While still a student at Oxford, Oscar declared ‘Somehow or other I’ll be famous, and if not famous, I’ll be notorious.’ How prophetic! As the self-appointed High Priest of Aestheticism, Wilde achieved notoriety early in his career. Oscar made his debut as an art critic with a review of the Grosvenor Gallery, which opened its doors as an alternative exhibition space to the Royal Academy in 1877.  He already preferred Burne-Jones to Millais but did not yet appreciate Whistler’s nocturns and symphonies! Posing as an art critic, Oscar’s pretensions and affectations, especially finding it hard to ‘live up’ to his Old Blue china, brought accusations of being a sham.  Apparently, Wilde had no real love for art, he merely courted fame. Ridiculing the Aesthetes proved easy and lucrative for George Du Maurier, cartoonist for Punch, and Gilbert and Sullivan, whose comic opera Patience popularised Aestheticism; in 1882 Oscar was despatched to America to bolster the success of Patience and pontificate on how to achieve the ‘House Beautiful’.   On his return he made money lecturing on his experiences in America; he married and settled in Tite Street, Chelsea, creating his own ideal home.  He had yet to write anything of real significance; the late 1880s saw him editing The Woman’s World.  But the 1890s witnessed the publication of his only novel, Dorian Gray, and the stage plays that have secured his posthumous fame as a writer. But just as success was in his grasp, nemesis appeared in the form of the Marquis of Queensbury.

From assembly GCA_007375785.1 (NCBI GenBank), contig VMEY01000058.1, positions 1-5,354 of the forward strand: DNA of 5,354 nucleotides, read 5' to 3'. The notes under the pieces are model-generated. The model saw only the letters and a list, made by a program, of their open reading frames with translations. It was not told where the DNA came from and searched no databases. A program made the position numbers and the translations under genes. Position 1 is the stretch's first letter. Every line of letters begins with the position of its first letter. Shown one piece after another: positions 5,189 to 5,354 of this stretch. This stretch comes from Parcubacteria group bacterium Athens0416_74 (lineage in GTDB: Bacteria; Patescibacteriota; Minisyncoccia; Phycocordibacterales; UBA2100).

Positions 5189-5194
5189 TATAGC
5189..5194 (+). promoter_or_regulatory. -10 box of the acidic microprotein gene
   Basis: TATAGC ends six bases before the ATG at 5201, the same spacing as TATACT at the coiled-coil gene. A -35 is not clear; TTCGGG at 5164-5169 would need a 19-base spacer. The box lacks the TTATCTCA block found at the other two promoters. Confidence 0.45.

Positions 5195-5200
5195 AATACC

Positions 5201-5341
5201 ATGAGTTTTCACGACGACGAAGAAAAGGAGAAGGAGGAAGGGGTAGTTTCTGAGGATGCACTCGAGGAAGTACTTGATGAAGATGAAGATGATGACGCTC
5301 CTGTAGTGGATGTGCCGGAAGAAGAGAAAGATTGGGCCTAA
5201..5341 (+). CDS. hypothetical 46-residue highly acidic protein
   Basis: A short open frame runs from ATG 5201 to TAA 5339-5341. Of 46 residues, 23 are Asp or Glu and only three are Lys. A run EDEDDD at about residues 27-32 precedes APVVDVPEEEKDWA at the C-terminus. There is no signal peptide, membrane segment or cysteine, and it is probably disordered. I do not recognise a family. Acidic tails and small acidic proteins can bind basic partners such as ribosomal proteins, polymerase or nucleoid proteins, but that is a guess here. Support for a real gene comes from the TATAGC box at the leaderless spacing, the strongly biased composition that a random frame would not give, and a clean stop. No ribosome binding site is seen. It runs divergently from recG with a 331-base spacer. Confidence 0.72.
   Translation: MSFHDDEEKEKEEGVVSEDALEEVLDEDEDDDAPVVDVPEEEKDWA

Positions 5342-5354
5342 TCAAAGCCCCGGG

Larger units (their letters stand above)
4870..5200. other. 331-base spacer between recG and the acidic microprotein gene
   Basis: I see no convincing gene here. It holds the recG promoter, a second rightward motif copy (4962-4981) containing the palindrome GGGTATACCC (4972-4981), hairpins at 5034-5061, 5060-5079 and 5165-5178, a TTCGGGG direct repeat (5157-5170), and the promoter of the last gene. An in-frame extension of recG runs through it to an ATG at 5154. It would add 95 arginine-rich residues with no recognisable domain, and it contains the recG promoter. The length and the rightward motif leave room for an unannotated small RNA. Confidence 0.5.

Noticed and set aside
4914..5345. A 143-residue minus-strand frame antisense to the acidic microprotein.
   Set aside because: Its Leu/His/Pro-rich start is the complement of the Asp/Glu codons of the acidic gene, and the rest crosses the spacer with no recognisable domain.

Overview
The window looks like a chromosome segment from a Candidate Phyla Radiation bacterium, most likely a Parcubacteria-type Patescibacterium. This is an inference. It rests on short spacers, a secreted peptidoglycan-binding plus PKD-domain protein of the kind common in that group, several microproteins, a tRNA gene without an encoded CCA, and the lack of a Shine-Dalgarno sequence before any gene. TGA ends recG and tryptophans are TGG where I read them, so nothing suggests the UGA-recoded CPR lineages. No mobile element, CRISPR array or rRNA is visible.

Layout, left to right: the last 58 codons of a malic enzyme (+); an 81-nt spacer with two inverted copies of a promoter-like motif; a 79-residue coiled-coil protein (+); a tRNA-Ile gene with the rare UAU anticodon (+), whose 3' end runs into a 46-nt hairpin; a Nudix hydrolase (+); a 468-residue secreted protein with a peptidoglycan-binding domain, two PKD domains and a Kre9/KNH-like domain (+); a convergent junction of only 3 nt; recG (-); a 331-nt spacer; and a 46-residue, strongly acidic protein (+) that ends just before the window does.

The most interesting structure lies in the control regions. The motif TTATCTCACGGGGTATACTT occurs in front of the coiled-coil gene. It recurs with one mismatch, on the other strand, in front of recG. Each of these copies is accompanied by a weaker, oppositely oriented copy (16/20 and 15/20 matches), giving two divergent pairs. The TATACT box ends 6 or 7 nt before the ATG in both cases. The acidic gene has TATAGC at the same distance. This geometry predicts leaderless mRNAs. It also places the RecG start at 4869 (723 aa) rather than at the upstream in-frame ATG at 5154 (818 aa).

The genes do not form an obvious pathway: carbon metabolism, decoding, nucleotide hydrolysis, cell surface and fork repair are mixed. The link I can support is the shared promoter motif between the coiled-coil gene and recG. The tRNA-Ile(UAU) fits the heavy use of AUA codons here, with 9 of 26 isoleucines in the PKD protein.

The famous cartoon by George Du Maurier published in Punch (1880)
Patience was first staged in April 1881.

Lord Leighton’s Palace of Art: Artist’s Studio-Houses in London

For some 16 years, until his death in 1896, Lord Leighton ruled the roost as President of the Royal Academy.  He headed an elite group of Victorian painters who colonised Holland Park- George Frederick Watts, William Holman Hunt, Luke Fildes, Marcus Stone, William Burges, Hamo Thorneycroft and Valentine Prinsep.  On the fringe of this clique lived Linley Sambourne, the Punch cartoonist, who did his best to keep up with the ‘Burne-Joneses’!  How was all this finery paid for? Leighton and his rivals were working in a boom period for British art.  The newly moneyed wanted contemporary art to hang on their walls- trophies confirming their entrepreneurial and social success. Leighton was ranked among the so-called Olympian painters also numbering G.F. Watts and Alma Tadema. They opted for Classical subjects drawing on both ancient history and mythology.  Leighton and Watts were rather high-minded; Alma Tadema less so, opting instead for ‘Victorians in Togas’. They all established their status as ‘gentlemen of the brush’ by creating prestigious studio-houses, veritable Palaces of Art.